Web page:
* Hybrid cars becoming low-margin game for car makers-analyst
* Honda, Toyota shares both down 0.6 pct (Recasts with comment from analyst)
By Yumiko Nishitani
TOKYO, June 24 (Reuters) - Honda Motor Co ‘s (7267.T) new hybrid car will cost one fifth less than the cheapest hybrid on the Japanese market, according to a newspaper report — a move that may make hybrids low profit margin models for automakers.
The new car will cost around 1.5 million yen ($16,570), making it the cheapest hybrid in Japan when it goes on sale this autumn, the Nikkei business daily said.
It will cost about 400,000 yen less than the Insight, Honda’s other hybrid offering, and about 200,000 yen more than Honda’s popular gasoline-powered Fit compact car, it said.
“Lower prices are good for consumers but not for shareholders,” said Yoshihiko Tabei, an analyst at Kazaka Securities.
He added that the reported price was lower than the market had expected and could lead to a punishing price war with Toyota Motor Corp (7203.T) as well as put both automakers at a disadvantage when compared with rivals who just focus on higher margin gasoline-powered vehicles.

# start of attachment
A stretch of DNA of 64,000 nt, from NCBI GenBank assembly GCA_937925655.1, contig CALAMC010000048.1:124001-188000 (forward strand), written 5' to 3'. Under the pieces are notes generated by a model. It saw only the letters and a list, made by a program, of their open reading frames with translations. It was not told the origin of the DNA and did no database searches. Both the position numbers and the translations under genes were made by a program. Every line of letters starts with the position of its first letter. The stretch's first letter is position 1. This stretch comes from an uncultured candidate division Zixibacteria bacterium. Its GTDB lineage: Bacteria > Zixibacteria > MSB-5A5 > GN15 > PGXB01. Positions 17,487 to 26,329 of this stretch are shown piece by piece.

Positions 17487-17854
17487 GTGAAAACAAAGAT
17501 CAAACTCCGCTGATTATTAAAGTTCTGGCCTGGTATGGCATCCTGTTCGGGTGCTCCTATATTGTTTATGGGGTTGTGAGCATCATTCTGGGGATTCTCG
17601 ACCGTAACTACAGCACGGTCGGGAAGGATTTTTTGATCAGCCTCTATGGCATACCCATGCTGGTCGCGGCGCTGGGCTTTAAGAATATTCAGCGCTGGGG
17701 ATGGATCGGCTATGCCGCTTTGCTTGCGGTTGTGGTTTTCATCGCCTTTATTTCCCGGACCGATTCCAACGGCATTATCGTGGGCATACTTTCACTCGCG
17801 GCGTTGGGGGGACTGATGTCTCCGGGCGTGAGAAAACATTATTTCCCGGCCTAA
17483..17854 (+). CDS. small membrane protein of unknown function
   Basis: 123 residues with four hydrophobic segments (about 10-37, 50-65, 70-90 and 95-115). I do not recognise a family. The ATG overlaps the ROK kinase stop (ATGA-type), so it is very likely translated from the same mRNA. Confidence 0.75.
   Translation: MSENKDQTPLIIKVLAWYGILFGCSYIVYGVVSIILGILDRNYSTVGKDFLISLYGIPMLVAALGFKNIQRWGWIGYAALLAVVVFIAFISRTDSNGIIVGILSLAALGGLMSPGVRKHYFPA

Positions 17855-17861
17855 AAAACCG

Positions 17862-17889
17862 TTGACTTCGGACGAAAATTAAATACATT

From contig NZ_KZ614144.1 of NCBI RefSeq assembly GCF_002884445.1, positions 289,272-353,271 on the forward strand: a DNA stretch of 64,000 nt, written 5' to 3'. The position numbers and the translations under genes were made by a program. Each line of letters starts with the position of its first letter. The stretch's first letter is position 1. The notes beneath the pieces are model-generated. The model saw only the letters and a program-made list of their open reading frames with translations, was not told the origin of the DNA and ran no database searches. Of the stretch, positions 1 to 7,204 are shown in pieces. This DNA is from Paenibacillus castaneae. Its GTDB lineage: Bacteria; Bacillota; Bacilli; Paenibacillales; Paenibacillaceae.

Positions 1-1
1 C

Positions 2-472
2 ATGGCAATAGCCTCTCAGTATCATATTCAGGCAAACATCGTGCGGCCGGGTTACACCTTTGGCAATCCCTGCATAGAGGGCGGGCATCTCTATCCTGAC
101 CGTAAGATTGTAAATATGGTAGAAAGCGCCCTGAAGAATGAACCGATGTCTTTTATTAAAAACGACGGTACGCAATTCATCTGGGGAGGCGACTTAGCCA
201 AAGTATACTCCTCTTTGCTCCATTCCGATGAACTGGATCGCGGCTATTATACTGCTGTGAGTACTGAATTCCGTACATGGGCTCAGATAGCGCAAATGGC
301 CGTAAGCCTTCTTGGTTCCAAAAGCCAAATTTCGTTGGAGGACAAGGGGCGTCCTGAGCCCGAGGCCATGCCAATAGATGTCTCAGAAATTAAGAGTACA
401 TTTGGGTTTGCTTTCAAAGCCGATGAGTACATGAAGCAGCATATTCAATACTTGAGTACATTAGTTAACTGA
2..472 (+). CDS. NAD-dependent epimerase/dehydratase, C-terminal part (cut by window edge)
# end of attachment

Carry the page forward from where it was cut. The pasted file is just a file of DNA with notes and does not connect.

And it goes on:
“Toyota has finally begun enjoying profits on the Prius and Honda is barely making profits on the Insight. It will be tough for them to make profits on hybrids.”
A Honda spokeswoman declined to comment on the report.
The new hybrid will be based on the Fit and share core components with the Insight, reducing Honda’s development costs, the Nikkei said, adding that it will be able to travel 30 kilometres on a litre of gasoline, compared with the Fit’s 24 kilometres per litre.
Price competition between Honda and Toyota in the growing hybrid car market has heated up since the debut of the Insight hybrid in February 2009, which was quickly followed by the launch of the cheapest-ever Toyota Prius hybrid.
The relatively low prices of the two latest flagship hybrids, as well as tax incentives for green cars, has helped popularise hybrid cars in Japan.
“With prices in the popular range of 1.5 to 1.6 million yen and with the performance of a conventional gasoline-powered vehicle, hybrids will be increasingly popular even without tax incentives,” Tabei said.
Shares of Honda dipped 0.6 percent to 2,704 yen while Toyota slipped 0.6 percent to 3,200 yen, underperforming the Nikkei stock average .N225 which inched up 0.2 percent. ($1=90.51 Yen) (Additional reporting by Abhiram Nandakumar in Bangalore; Editing by Edwina Gibbs)